Sunday, April 15, 2012

Reuters Reporter Sharon Begley Shows How Tomas Phillipson Health Care Study That Lauds U. S. Health Care is a Sick Study

Funded by Drug Companies with Researchers Affiliated with Conservatives

Thanks go to Aaron Carroll of the great health care economic Forum The Incidental Economist for pointing everyone to a Reuters report on a recent examination of spending and outcomes for health care.  Here is the conclusion

We found that US cancer patients experienced greater survival gains than their European counterparts; even after considering higher US costs, this investment generated $598 billion of additional value for US patients who were diagnosed with cancer between 1983 and 1999. The value of that additional survival gain was highest for prostate cancer patients ($627 billion) and breast cancer patients ($173 billion). These findings do not appear to have been driven solely by earlier diagnosis. Our study suggests that the higher-cost US system of cancer care delivery may be worth it, 

which is great, it means that all the extra spending on health care in the U. S. is worth it.  Except of course, it isn’t.

Sharon Begley in Reuters exams the study and does what good journalists do, which is to investigate claims of the research by going to experts in the field.  It turns out the methodology of the study is fatally flawed.

Experts shown an advance copy of the paper by Reuters argued that the tricky statistics of cancer outcomes tripped up the authors.

"This study is pure folly," said biostatistician Dr. Don Berry of MD Anderson Cancer Center in Houston. "It's completely misguided and it's dangerous. Not only are the authors' analyses flawed but their conclusions are also wrong."

Wow, let’s take a look at some of the problems with the study.  One of the problems is survival time after diagnosis of cancer.  But that depends in large part on how early the cancer is diagnosed.

While that may seem straightforward, survival data is among the most problematic cancer statistics, Philipson's team acknowledges. In particular, they are plagued by something called lead-time bias.

If a tumor is diagnosed very early in its existence - if it has a long "lead time" - the patient may survive, say, two years if the tumor is very aggressive. If an identical tumor is found in that patient's identical twin later, the twin will survive, say, six months. But the twins die at the same age. The first survived longer with cancer due to lead-time bias, but did not have a longer lifetime.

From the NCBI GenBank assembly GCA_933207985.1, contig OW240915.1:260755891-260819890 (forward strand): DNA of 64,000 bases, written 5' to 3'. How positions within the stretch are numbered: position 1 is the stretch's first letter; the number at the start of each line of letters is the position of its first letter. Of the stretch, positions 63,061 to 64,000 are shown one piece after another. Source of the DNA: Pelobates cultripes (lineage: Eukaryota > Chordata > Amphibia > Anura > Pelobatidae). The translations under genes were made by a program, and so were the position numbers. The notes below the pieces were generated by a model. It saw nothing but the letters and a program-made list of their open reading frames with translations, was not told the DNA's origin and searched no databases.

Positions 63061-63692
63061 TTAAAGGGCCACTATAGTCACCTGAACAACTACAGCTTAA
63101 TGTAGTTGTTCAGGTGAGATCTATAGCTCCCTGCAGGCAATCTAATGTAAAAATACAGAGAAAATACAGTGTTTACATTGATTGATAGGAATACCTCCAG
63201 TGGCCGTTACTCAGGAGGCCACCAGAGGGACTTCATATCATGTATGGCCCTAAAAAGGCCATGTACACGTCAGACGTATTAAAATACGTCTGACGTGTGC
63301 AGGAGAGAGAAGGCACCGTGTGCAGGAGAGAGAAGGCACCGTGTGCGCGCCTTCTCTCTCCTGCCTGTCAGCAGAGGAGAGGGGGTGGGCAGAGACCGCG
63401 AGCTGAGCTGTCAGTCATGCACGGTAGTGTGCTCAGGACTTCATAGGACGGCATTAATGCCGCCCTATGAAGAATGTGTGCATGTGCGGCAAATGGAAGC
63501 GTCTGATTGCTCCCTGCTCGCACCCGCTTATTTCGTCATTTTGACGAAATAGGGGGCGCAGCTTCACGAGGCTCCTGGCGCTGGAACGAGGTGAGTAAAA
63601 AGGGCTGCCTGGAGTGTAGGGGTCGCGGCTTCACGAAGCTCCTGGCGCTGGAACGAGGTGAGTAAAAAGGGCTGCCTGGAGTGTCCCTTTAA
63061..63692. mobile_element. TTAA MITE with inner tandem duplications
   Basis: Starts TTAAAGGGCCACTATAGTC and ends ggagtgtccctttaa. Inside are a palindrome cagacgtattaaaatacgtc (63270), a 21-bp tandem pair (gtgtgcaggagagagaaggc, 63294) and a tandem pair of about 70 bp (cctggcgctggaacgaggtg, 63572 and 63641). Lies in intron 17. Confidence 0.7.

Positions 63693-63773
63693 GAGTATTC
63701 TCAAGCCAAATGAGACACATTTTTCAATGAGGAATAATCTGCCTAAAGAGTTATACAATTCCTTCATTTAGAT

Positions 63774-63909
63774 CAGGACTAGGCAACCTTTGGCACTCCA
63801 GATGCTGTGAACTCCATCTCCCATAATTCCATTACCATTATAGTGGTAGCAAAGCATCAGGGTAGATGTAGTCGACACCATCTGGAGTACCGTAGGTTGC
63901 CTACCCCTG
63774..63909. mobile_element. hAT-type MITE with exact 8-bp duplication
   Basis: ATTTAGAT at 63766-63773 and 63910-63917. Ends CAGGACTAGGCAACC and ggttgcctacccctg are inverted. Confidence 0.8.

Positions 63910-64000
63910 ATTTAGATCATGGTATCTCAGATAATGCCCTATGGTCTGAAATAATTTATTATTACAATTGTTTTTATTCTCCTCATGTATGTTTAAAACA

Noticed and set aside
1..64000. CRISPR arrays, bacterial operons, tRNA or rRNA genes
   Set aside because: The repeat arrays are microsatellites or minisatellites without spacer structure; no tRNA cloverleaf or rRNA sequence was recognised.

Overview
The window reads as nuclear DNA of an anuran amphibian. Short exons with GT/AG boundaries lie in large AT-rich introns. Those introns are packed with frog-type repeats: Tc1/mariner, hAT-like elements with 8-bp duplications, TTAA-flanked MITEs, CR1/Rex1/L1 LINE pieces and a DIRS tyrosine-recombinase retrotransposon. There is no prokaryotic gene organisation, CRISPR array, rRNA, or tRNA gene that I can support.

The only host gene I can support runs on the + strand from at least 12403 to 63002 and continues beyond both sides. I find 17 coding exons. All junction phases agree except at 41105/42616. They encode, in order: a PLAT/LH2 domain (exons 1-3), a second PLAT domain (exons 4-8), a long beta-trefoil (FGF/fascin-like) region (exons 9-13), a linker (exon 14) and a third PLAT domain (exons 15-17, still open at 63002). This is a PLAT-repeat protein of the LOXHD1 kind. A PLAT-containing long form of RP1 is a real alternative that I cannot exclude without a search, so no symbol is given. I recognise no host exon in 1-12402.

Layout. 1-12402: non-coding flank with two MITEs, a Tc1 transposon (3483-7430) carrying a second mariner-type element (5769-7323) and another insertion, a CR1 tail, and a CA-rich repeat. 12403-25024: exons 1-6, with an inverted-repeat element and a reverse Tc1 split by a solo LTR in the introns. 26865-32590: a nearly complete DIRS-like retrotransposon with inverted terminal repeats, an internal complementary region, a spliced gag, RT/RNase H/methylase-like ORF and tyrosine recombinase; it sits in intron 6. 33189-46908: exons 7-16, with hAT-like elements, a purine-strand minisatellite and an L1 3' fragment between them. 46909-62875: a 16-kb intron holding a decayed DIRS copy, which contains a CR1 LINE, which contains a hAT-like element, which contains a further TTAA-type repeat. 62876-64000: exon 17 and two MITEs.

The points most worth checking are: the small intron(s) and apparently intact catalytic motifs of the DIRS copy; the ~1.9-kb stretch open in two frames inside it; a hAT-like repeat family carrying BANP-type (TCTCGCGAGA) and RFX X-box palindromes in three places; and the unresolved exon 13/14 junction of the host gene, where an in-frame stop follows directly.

Crediting medical care with "improving survival" is therefore misleading, cancer experts have long argued. Lead-time bias makes it seem patients live longer, but the only thing that is longer is the number of years they know they have cancer, not their lifespan.

A related problem is that by increasing screening, tumors are found that are so slow growing that they do not affect mortality, yet the survival is included in the results

Even more problematic, said Berry, is a problem cancer experts have only recently recognized: overdiagnosis. Because cancer screening is much more widespread in the United States than in Europe, especially for breast and prostate cancer, "we find many more cancers than are found in Europe," he said. "These are cancers that tend to be slowly growing and many would never kill anyone."

Screening therefore turns thousands of healthy people into cancer patients, even though their tumor would never threaten their health or life. Counting these cases, of which there are more in the United States than Europe, artificially inflates survival time, experts said.
"As long as your calculation is based on survival gains, it is fundamentally misleading," said Dr. H. Gilbert Welch, a healthcare expert at the Dartmouth Institute for Health Policy & Clinical Practice.

Well, read the entire article.  It is a great discussion in easy to understand terms about medical research and how even educated researchers can go horribly wrong.  And why would this particular study have made what appear to be glaring errors?  Well there is this about the lead investigator.

Philipson is a fellow at the conservative American Enterprise Institute and at the Manhattan Institute, served in the administration of President George W. Bush and was a healthcare adviser to Sen. John McCain's 2008 presidential campaign.

And there is this about the funding for the study.

The Philipson paper was supported in part by Bristol-Myers Squibb Co, whose cancer drugs include Yervoy. A drug for advanced melanoma, it costs $120,000 for a full course of treatment. Clinical trials showed that Yervoy produces a near-miraculous cure for some patients, with a median increase in survival of 3.6 months. (emphasis added)

U.S. spending on cancer care has continued to increase, reaching $72 billion in 2004, the last year for which data is available.

The new study did not examine the cost-effectiveness of that care. "In the last decade, spending in the U.S. has increased more than in Europe," said Philipson. "I would be extremely surprised if the survival gains haven't continued. But it is a much more open question whether that additional spending has been accompanied by an increase in longevity."

Yep, if you want funded research to come out a certain way, so you can continue to charge $120,000 a year for treatment that extends life 3.6 months, you know where to go. 

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